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eARC Review: The Hurricane Wars by Thea Guanzon

UK Cover

Release date: 3 October 2023

Rating: 3.5/5

Book Boxes: FairyLoot October Adult

Special Editions: Waterstones Special Edition, Barnes and Noble Special Edition

Synopsis: The heart is a battlefield.

All Talasyn has ever known is the Hurricane Wars. Growing up an orphan in a nation under siege by the ruthless Night Emperor, she found her family among the soldiers who fight for freedom. But she is hiding a deadly secret: light magic courses through her veins, a blazing power believed to have been wiped out years ago that can cut through the Night Empire’s shadows.

Prince Alaric, the emperor’s only son and heir, has been tasked with obliterating any threats to the Night Empire’s rule with the strength of his armies and mighty shadow magic. He discovers the greatest threat yet in Talasyn: a girl burning brightly on the battlefield with the magic that killed his grandfather, turned his father into a monster, and ignited the Hurricane Wars. He tries to kill her, but in a clash of light and dark, their powers merge and create a force the likes of which has never been seen.

This war can only end with them. But an even greater danger is coming, and the strange magic they can create together could be the only way to overcome it. Talasyn and Alaric must decide… are they fated to join hands, or destroy each other?



The Hurricane Wars is primarily a romance and then a fantasy novel. The trouble is, in the beginning, it reads like Star Wars with a fantasy veneer, and then it later struggles with pacing and does not get to the romantic plot until about 25-30% of the way in (and even then at a snail’s pace). Empires of darkness. Rebellion fighters of light. A dark empire prince rises and a light magic wielder rises also to meet him. Stormships. Tactical meeting plans. Light magic training. Rebellion forces. Flying battalions. Lightning storms. If you like reading recycled stories, retellings, and/or fan fiction, then you’ll love this book.

I opened THW up knowing it was a Reylo fan fiction, so I basically asked for it. I won’t drone on and on about that aspect of the book. I’m not a fan of retellings, because it feels too much like rereading and gets monotonous. Thought it does not have as much hype as Fourth Wing, I still fell into the high expectations trap that comes with the assumption that a popular book will be interesting to me personally. Unfortunately, again, I did not enjoy a book with a lot of hype.

The plot for this one dragged so badly for me, I had to stop reading it for about a month and then pick it up again. And again. And again. When I finally got to the end, it was a relief to be finished. I avoided reading because it was a chore to get through. While I know it’s not an objectively terrible story, I just couldn’t immerse myself in the stop-and-go plot or connect with the characters. Talasyn is very headstrong and obstinate—and not in a good way. There was not a single thing I can remember she was willing to budge on. She reluctantly did everything to a degree of petulance that grated me so badly. Alaric, on the other hand, was a great character. He was mature, willing to see things from another’s perspective, and loving toward Talasyn, despite her constant rejections of him. After a while, I would have thrown her out a tower window.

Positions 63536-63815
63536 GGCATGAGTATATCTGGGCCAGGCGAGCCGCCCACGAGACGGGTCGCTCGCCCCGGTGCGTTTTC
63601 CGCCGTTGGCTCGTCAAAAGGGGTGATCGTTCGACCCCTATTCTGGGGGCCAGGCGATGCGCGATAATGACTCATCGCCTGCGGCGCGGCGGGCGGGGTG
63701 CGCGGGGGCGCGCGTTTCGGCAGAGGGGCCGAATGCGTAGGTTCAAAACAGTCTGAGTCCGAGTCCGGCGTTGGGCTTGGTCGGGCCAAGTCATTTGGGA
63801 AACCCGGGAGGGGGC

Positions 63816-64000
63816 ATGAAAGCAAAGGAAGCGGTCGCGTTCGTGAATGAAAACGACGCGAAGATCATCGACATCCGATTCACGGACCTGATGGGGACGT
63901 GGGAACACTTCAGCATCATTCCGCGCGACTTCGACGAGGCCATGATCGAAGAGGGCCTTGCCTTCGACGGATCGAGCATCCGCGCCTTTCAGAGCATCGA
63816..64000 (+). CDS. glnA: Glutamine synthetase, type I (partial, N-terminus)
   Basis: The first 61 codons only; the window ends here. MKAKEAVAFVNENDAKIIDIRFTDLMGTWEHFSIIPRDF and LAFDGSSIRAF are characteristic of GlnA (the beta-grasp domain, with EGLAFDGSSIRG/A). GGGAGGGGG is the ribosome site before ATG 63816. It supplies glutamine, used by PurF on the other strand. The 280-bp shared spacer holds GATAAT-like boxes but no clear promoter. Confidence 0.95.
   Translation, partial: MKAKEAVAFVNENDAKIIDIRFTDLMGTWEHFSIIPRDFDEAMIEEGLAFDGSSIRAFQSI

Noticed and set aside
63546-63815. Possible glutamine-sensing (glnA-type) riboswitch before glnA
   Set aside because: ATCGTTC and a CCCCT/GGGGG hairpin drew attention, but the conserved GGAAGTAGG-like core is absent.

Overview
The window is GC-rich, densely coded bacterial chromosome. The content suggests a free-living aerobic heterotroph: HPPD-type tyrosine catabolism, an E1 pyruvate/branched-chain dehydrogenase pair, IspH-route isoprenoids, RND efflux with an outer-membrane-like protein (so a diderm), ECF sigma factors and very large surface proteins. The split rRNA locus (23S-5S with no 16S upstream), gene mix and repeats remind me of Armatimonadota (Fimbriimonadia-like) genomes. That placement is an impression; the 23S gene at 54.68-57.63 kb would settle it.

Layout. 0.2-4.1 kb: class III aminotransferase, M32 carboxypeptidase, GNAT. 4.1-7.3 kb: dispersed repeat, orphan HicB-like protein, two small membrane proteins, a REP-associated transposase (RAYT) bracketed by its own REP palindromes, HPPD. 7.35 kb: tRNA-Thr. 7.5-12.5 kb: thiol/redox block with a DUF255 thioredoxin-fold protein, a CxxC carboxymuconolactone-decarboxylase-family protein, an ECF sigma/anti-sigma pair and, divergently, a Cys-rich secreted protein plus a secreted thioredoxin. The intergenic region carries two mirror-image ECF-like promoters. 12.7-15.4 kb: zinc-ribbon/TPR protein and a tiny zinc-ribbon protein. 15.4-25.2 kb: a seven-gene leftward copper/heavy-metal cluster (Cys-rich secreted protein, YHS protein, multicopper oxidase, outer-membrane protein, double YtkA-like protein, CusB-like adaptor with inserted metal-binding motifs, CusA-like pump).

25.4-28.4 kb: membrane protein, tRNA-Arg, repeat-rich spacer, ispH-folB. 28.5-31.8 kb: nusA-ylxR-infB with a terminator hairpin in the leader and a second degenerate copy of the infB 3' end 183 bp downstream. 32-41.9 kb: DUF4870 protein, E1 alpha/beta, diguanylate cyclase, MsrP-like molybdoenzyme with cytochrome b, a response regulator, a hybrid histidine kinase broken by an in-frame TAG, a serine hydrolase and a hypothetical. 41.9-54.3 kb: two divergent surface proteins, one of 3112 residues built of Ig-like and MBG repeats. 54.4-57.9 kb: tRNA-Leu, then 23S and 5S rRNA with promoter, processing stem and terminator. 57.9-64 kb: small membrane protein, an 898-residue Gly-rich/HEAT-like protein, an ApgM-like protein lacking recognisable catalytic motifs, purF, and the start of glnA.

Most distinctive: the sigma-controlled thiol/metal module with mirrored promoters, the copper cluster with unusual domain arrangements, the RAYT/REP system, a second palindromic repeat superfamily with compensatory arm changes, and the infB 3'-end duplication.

In addition to characters, the political intrigue was not quite as strongly developed as it should be. There are many aspects of a world-encompassing war here that require intricate world development; however, because the book is also equally a romance, it gets in the way of the fantasy. The plot is a giant tug-of-war for dominance, and it flip-flops all over the place. Where there should be romance, it’s absent. Where there should be world development, readers get training scenarios and light shows. Dragons fly across the sky and hint at different aspects of the world building, but they’re only blips—cameos—despite the dragon adorning the cover of the UK edition. Additionally, Many events and characters briefly appear like they were shoved in as afterthoughts. Oh, and it ends on a giant cliffhanger, as one can expect.

On a positive note, I’m a big fan of cool old people in books. The Hurricane Wars has a very cool leader in it who stole the whole show for me. I can’t give details because they would spoil a major plot point, but I can say that any time the character was on page, I flew through the pages.

Overall, I give it a 3.5/5. It’s not a completely terrible book, but it’s also not a fantastically good one. The first 25% was a slog, and all the parts that weren’t romantic were also a slog. I feel like 480 pages is too long for this one. It could easily have been trimmed about 50-75 pages and got on with things. I’ll still be purchasing all the editions of the book, but I may regret that later if the next installments in the series don’t improve.

My thanks to NetGalley and HarperCollins for the eArc, for which I willingly give my own, honest opinion.

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